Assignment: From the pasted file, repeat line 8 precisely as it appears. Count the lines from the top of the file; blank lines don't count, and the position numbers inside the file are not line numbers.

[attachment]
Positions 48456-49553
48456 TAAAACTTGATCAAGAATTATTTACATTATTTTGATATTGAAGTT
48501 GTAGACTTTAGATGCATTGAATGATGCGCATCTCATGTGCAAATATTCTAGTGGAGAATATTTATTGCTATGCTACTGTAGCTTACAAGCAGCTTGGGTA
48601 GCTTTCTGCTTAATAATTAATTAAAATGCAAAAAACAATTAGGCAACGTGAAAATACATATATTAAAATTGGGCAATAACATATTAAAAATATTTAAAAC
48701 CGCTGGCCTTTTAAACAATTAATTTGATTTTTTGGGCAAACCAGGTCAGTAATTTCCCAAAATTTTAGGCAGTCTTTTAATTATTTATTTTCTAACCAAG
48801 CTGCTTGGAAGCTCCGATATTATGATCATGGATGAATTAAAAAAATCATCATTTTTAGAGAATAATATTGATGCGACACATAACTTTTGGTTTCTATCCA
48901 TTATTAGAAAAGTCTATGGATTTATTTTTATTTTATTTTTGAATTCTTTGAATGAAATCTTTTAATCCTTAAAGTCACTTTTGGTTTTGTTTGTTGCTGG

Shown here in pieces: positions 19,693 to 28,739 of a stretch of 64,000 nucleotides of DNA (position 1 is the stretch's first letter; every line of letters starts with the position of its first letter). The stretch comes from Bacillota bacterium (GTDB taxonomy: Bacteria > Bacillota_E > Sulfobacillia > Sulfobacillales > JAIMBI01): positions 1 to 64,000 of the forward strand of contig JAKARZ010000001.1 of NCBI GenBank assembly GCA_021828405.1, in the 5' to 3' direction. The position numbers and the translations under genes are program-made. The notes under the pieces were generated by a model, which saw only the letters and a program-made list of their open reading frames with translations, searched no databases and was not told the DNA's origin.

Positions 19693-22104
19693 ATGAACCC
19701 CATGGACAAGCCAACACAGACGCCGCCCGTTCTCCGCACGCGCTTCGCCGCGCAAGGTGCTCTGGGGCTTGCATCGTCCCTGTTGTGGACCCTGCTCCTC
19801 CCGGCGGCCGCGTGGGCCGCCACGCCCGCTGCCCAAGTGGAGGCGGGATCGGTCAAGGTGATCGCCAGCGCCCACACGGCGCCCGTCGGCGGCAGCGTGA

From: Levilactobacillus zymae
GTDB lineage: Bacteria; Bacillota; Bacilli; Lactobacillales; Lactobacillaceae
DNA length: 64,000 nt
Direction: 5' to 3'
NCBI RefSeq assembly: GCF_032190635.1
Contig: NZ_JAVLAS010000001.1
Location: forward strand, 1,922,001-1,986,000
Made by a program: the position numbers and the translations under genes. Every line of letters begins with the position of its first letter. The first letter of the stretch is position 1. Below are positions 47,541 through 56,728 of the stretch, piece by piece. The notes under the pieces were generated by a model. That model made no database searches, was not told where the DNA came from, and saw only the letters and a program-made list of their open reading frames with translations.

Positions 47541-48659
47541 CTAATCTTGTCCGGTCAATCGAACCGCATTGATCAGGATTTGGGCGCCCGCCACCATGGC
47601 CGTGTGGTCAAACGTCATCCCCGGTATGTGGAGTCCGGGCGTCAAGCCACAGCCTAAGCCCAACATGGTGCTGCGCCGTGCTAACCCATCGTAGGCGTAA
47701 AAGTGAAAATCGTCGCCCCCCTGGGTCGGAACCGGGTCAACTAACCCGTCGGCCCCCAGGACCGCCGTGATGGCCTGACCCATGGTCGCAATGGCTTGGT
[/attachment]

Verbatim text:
Shown here in pieces: positions 19,693 to 28,739 of a stretch of 64,000 nucleotides of DNA (position 1 is the stretch's first letter; every line of letters starts with the position of its first letter). The stretch comes from Bacillota bacterium (GTDB taxonomy: Bacteria > Bacillota_E > Sulfobacillia > Sulfobacillales > JAIMBI01): positions 1 to 64,000 of the forward strand of contig JAKARZ010000001.1 of NCBI GenBank assembly GCA_021828405.1, in the 5' to 3' direction. The position numbers and the translations under genes are program-made. The notes under the pieces were generated by a model, which saw only the letters and a program-made list of their open reading frames with translations, searched no databases and was not told the DNA's origin.